Pasig River is finalist in Asia Riverprize
Rainier Allan Ronda (The Philippine Star) - October 11, 2018 - 12:00am

MANILA, Philippines — The Pasig River, cradle of early Manila civilization, is a finalist in the first ever Asia Riverprize by the prestigious International RiverFoundation (IRF).

The IRF recognizes and rewards organizations that are making a difference through effective river basin restoration and management programs.

The selection of the Pasig River as finalist in the Asia RiverPrize Award is another achievement for the Pasig River Rehabilitation Commission (PRRC), after a successful campaign in the 2017 Thiess International Riverprize competition where Pasig River was named runner-up to the winner, San Antonio River of Texas, USA.

“The consecutive entries of the Pasig River as a finalist in the 2017 and 2018 Thiess International and Asia Riverprize, respectively, are a testament that the world recognizes the efforts of the Philippine government to restore the Pasig River and its environs since PRRC was established in 1999,” PRRC executive director Jose Antonio Goitia said.

The competition was initially called the Asia-Pacific Riverprize Awards, open to entrants from New Zealand, Australia and 45 other countries.

However, according to the IRF, due to the high number and quality of entries received, the foundation made the decision to split the Asia-Pacific Riverprize into two: Asia Riverprize and another category for the Australasia Riverprize. 

After a series of deliberations, the IRF aside from announcing the selection of Pasig River as a finalist also declared it as having garnered the highest honors in river restoration and protection along with the Yangtze River of China.

“Last year, the Philippines was the only third world and developing country that made it into the international finals and bravely competed with the US and the United Kingdom. In this year’s Asia Riverprize, we will be facing another superpower… China,” Goitia said.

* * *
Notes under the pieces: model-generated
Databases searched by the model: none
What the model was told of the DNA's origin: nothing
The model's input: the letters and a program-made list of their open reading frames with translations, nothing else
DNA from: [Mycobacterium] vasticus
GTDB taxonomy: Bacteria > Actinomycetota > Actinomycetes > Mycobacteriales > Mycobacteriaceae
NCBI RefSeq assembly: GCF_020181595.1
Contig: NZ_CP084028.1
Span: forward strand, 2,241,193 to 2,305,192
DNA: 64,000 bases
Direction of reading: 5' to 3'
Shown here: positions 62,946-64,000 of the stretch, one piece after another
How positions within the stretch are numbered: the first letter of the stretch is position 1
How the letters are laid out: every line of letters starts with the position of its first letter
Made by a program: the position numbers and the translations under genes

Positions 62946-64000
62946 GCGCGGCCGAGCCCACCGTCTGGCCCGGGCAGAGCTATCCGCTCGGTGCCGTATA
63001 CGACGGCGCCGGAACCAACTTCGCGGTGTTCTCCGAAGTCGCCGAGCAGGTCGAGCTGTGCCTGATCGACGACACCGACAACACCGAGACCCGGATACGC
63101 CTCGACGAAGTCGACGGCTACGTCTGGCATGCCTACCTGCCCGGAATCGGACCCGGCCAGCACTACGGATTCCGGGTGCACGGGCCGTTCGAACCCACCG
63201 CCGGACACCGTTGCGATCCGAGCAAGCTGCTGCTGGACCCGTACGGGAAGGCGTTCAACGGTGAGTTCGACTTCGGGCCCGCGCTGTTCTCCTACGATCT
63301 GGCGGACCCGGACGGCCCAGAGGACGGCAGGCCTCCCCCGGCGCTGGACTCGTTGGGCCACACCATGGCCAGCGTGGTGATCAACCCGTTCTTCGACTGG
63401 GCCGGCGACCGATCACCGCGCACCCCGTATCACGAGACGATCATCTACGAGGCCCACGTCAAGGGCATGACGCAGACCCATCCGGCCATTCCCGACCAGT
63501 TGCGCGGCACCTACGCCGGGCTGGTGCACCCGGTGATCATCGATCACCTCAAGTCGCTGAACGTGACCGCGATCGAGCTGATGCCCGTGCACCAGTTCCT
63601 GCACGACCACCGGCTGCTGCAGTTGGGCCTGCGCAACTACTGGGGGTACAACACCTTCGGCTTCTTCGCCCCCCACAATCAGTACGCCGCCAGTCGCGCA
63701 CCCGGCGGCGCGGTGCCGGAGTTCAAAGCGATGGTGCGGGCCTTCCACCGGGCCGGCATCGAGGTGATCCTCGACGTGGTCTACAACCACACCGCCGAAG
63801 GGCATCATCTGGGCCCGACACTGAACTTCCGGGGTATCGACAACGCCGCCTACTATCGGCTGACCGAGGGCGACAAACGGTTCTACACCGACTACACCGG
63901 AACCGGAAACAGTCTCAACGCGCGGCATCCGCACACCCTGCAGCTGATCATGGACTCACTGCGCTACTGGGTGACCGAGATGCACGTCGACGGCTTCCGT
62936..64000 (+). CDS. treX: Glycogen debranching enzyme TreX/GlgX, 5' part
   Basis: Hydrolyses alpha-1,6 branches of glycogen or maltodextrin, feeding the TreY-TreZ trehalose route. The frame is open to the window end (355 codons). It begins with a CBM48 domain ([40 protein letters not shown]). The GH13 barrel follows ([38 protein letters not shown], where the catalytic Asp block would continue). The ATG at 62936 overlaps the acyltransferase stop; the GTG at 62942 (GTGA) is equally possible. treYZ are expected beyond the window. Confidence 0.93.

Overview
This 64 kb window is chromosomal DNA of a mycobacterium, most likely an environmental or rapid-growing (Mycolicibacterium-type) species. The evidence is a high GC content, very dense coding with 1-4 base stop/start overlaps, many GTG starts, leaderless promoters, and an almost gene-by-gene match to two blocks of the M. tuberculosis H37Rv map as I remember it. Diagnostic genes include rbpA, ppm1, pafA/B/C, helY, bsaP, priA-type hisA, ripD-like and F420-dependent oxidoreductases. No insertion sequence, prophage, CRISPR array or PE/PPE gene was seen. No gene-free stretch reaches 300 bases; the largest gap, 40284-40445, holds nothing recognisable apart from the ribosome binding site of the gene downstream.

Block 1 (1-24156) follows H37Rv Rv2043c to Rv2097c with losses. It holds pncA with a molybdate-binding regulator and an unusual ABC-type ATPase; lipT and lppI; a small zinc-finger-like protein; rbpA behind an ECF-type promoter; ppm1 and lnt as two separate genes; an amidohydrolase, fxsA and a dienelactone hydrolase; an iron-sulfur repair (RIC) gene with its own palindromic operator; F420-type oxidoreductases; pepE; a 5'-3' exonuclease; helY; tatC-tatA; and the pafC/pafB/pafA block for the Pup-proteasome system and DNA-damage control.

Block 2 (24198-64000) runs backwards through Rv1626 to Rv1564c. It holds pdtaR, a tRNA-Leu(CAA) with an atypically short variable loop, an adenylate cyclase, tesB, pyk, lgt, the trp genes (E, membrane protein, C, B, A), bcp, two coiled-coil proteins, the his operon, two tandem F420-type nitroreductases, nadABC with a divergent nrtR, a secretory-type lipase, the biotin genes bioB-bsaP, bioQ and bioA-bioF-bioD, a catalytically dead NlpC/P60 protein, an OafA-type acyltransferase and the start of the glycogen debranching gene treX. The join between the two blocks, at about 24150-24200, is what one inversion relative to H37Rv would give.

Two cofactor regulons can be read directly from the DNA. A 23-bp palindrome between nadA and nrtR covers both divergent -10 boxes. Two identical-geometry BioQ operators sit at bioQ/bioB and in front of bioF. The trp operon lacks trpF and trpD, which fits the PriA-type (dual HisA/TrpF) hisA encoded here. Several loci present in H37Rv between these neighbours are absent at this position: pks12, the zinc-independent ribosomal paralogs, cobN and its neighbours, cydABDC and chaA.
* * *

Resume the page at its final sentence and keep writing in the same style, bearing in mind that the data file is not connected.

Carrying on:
On behalf of the IRF’s board of river basin experts, IRF director professor Bill Dennison says that “these different river stories are united by a common theme: excellence in river management.”

The Riverprize is not a competition for cleanest or most beautiful river, the IRF said. The foundation comprised of river management experts and professionals from around the world has given importance and consideration to the rehabilitation efforts of the PRRC to bring the Pasig River system back to life.

Although the Pasig River development is a work in progress, many areas along the historic river have shown signs of aquatic life and become conducive for transport, recreation and tourism.

Goitia, with members of PRRC’s management committee, will be presenting and defending the Philippines’ Pasig River entry to a panel of judges in the 21st International Riversymposium on Oct. 14 to 18 in Sydney, Australia.

INTERNATIONAL RIVERFOUNDATION
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